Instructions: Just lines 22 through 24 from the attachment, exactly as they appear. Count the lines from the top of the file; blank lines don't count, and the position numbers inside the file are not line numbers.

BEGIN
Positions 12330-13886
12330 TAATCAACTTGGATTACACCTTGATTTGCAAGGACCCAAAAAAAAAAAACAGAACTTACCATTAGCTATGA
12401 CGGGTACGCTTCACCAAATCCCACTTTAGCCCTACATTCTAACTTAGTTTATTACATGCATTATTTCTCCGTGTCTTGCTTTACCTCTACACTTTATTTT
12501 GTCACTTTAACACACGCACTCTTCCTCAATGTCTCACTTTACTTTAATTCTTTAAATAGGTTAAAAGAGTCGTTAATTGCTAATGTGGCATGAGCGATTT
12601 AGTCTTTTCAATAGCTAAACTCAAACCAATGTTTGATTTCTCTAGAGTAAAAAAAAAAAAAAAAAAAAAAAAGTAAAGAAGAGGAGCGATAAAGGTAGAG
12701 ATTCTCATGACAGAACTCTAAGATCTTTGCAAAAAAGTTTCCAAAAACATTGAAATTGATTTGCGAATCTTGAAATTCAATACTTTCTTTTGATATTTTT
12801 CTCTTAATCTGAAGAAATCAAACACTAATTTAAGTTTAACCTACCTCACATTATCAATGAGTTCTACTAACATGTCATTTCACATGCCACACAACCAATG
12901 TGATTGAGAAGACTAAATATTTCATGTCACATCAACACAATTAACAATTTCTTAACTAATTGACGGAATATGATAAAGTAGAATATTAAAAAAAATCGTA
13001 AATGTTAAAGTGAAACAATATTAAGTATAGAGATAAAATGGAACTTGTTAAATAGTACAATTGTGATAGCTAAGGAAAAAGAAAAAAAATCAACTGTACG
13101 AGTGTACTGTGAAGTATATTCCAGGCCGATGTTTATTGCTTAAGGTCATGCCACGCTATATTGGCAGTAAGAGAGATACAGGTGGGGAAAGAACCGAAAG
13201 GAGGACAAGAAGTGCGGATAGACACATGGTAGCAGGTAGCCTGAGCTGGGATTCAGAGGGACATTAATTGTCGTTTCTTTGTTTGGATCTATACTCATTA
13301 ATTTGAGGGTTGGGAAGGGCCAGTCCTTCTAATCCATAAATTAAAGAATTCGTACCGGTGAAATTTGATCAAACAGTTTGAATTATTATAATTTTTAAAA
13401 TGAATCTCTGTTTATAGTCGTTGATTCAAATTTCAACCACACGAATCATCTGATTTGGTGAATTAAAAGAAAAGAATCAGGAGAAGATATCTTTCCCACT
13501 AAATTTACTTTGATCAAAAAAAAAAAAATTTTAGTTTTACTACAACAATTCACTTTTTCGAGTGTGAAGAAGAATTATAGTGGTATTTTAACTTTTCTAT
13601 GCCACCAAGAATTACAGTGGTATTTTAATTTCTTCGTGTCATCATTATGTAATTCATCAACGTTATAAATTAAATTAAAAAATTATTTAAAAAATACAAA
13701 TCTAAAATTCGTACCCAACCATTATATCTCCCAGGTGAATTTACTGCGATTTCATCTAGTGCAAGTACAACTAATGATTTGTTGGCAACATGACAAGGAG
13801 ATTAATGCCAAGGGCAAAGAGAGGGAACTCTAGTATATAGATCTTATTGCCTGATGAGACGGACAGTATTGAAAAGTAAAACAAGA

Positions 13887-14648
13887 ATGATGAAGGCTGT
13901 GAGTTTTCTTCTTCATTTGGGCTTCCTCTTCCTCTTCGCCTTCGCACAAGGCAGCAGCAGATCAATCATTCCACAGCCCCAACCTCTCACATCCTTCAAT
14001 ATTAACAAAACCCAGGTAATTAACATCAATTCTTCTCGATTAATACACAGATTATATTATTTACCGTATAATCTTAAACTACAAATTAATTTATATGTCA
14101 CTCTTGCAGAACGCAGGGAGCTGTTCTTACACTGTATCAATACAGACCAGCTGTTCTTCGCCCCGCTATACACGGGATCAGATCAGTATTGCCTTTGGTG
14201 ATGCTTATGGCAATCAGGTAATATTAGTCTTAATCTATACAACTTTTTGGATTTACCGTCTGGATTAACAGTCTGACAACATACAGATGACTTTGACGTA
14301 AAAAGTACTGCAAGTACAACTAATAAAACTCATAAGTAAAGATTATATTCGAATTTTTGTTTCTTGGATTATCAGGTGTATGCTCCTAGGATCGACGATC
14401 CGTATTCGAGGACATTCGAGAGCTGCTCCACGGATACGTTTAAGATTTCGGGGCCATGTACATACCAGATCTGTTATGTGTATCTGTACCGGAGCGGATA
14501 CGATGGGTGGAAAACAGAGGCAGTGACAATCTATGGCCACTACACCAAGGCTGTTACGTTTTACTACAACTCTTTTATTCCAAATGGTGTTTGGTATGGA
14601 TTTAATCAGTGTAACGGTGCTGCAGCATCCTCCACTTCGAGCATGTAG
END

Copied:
14101 CTCTTGCAGAACGCAGGGAGCTGTTCTTACACTGTATCAATACAGACCAGCTGTTCTTCGCCCCGCTATACACGGGATCAGATCAGTATTGCCTTTGGTG
14201 ATGCTTATGGCAATCAGGTAATATTAGTCTTAATCTATACAACTTTTTGGATTTACCGTCTGGATTAACAGTCTGACAACATACAGATGACTTTGACGTA
14301 AAAAGTACTGCAAGTACAACTAATAAAACTCATAAGTAAAGATTATATTCGAATTTTTGTTTCTTGGATTATCAGGTGTATGCTCCTAGGATCGACGATC